The Spirit of Wahi Pana Award was selected by Marlene Siu, HoMAS Gallery Manager after consultation by the two Hawaiian Kumu “Uncle Joe” Recca of Waikiki and Kumu Glen Kila of Marae Ha’a Koa. The criteria for selection was how well the artist appeared to have incorporated the following four criteria into their piece:
Authenticity. This spoke to whether or not the artist appeared to have made a connection to the mo’olelo (story) and the ‘aina (land) of their selected wahi pana they responded to. This was judged upon their written reflection as well as the imagery and mood they evoked. The kumu and Ms. Siu evaluated these.
Intellectual Content. This spoke to how well the artist seemed to understand and then interpret through their own personal perspective the mo’olelo they received. Creative use of this knowledge, accuracy of mo’olelo or the location, merging of the artist’s personal experience with the mo’olelo shared by the kumu. The kumu and Ms. Siu evaluated these.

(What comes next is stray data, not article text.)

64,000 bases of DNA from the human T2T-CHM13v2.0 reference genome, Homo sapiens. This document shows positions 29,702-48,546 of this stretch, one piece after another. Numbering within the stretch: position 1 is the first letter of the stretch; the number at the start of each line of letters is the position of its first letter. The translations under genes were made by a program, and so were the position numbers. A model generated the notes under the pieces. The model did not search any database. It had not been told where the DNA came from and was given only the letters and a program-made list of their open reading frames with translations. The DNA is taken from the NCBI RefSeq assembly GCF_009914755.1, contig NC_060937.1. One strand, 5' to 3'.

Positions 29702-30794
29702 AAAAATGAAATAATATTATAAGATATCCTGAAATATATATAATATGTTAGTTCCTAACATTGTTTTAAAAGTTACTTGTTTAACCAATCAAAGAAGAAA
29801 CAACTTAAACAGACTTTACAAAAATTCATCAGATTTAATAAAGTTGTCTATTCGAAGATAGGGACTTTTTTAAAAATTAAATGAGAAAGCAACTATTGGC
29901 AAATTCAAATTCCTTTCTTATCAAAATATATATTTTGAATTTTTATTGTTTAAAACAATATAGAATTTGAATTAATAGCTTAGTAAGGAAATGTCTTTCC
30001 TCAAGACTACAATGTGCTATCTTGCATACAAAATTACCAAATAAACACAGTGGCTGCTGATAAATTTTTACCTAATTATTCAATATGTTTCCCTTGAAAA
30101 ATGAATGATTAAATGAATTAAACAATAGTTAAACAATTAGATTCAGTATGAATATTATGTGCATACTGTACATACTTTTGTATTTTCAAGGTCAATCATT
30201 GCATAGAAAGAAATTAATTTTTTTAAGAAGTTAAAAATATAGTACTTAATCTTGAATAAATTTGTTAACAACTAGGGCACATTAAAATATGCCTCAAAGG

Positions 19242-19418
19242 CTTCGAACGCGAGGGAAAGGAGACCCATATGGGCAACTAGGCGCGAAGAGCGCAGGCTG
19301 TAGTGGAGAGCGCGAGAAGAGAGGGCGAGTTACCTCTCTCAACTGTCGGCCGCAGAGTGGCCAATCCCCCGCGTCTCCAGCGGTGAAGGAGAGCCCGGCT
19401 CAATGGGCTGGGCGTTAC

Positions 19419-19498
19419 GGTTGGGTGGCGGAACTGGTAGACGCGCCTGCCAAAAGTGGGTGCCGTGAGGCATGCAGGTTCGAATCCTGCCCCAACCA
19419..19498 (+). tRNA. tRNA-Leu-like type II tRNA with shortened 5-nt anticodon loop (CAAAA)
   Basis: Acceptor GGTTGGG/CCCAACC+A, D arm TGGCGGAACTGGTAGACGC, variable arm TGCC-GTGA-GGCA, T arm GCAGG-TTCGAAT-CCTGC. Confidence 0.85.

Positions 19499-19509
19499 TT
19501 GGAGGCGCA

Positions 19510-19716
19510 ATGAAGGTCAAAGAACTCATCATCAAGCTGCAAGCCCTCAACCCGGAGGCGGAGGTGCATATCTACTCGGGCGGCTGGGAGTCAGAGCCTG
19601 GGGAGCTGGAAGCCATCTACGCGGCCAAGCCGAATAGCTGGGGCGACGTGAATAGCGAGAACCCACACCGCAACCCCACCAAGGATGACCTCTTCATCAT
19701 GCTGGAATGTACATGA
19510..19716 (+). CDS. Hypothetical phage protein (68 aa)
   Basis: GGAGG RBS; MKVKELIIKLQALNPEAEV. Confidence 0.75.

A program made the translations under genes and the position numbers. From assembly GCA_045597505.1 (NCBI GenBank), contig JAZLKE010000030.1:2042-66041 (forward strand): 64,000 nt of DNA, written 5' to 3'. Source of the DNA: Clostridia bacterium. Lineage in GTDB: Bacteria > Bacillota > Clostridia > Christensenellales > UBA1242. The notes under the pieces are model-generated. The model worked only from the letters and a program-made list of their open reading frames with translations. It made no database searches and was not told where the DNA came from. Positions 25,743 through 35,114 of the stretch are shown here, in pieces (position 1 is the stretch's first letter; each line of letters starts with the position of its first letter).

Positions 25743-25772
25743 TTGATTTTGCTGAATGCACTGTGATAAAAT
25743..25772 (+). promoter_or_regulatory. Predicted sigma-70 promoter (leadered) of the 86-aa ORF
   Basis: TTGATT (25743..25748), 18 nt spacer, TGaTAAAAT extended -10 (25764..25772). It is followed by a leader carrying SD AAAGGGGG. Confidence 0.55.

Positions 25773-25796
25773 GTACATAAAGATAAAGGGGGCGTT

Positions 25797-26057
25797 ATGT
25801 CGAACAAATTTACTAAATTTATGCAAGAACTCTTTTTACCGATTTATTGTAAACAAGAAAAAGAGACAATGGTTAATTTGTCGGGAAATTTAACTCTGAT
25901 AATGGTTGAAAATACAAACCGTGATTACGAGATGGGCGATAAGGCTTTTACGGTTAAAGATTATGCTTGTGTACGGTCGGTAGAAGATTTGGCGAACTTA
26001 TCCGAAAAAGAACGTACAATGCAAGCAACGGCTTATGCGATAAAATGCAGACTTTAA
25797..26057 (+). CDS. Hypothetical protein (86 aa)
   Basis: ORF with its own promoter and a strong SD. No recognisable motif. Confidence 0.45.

Technical skill. This spoke to how well the chosen media and method was incorporated by the artist. This was evaluated by Ms. Siu and consultation with the HoMA Curatorial staff.
Integration of the whole. This spoke to how well the chosen media, method, content and sense of place was evoked by the artwork. Was oil the right choice? Was the stylistic choices or composition especially enhancing of the integration of the whole? This was evaluated by Kumu and Ms. Siu.
AHA President Kimberly Howsley shared: “On behalf of Kumu Recca and Kumu Kila, along with Marlene Siu, I would like to share about how & why Jimi Tablante’s painting, A Beautiful Day was chosen for the Spirit of Wahi Pana Award of a $250 gift certificate generously donated by Chromaco Fine Art Printing in Iwalei.”